The Brazilian economy demonstrated excellent growth in the last quarter of 2011. Domestic spending is increasing due to lower interest rates and government stimulus measures, including tax cuts. In order to positively impact economic growth in check, the Brazilian Central Bank will likely cut interest rates in the next couple months from the current 10.5% to 9.5%, where forecasts indicate they will likely remain for the rest of the year. With President Dilma Rousseff also planning to push ahead with more fiscal stimulus measures, this presents inflationary risks for 2012. Estimates from a variety of sources indicate that inflation should come in around 5.5% for 2012 and remain equal or trend slightly upwards in 2013.
The forecast for Brazil is GDP growth of 3.1% in 2012, with great prospects for an increase in 2013 to 4.3%. Underlying this acceleration are factors related to a 15% minimum wage increase last month (Jan 2012). The labor market in Brazil remains very vibrant as there continues to be increasing public and private investments ahead of the 2014 World Cup and the 2016 Summer Olympics. Due to potential repercussions from a global slowdown, especially with respect to the slowing economy in China, combined with impacts from the challenges being faced in Europe, there is a chance that these forecasts may have some downside risk. These potential negative effects could be mitigated by the policy measures being put in place by the Brazilian government. Additionally, concerted action by the European Union to resolve their sovereign and financial crisis would help to minimize knock-on effects in Brazil and other emerging economies.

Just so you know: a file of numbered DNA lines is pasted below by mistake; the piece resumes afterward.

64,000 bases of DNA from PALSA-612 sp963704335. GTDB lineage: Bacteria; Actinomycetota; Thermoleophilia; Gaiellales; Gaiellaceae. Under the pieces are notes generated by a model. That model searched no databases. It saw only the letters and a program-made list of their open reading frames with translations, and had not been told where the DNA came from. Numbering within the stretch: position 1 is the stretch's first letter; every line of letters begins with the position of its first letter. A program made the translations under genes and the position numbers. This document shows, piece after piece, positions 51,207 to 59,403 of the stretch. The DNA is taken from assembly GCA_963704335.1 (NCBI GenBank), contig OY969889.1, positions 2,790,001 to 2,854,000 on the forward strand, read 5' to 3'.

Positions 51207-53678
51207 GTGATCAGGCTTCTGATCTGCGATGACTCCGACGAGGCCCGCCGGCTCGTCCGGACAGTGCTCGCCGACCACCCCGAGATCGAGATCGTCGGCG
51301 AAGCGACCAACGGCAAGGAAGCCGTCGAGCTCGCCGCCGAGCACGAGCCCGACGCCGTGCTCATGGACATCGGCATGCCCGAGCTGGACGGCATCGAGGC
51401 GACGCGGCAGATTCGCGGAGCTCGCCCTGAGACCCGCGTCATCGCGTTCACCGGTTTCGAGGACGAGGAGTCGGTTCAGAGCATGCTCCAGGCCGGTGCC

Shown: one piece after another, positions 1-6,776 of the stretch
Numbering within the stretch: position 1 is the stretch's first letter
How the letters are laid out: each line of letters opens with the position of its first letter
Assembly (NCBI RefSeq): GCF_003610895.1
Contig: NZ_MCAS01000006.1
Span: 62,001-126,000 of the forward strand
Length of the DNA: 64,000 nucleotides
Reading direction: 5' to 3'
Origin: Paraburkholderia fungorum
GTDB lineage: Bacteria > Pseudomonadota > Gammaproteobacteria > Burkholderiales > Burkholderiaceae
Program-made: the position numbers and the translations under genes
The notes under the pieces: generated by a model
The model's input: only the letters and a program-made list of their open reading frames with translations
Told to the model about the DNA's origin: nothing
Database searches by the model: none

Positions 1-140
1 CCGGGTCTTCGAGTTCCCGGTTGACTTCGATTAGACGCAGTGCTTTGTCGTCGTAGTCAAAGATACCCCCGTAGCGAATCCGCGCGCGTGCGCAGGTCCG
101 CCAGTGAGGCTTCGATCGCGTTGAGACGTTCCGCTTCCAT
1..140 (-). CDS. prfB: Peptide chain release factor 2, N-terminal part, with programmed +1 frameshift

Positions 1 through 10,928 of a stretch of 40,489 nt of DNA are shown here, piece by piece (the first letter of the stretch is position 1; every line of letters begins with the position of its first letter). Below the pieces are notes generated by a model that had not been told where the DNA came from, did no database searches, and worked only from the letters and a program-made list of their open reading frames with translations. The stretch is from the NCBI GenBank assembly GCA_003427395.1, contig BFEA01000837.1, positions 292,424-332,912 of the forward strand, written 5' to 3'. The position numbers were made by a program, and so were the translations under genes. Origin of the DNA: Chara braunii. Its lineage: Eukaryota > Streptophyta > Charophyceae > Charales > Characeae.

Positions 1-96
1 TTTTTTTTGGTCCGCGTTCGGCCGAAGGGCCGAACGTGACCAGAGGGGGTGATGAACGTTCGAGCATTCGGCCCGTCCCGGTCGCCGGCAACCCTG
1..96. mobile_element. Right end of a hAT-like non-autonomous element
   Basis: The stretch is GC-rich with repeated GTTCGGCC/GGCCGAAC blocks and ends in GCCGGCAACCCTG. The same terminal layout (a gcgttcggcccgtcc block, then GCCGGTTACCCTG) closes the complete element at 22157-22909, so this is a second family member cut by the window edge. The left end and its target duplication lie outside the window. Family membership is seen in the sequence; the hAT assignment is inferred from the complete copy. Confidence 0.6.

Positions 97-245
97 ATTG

It is likely that Brazil and other emerging economies will help lead a global rebound starting in the second half of 2012. As this rolls out, these emerging markets will accelerate their growth-supportive activities paving the way for the growth rate differential to return to their historical differential of around 4% relative to those of the G7 countries, whose growth is forecast to be 1.7% through 2012 – 2013 at best.
US companies seeking to offset reduced demand in the their traditional markets in the US and Europe, if they are currently exporting, need to expand their worldview and increase exports to new markets in nontraditional areas. US Commerce department statistics indicate that less than 1% of all US companies actively engage in exports to more than one country. The most successful US companies will develop a long-term strategy to consistently increase their global market presence.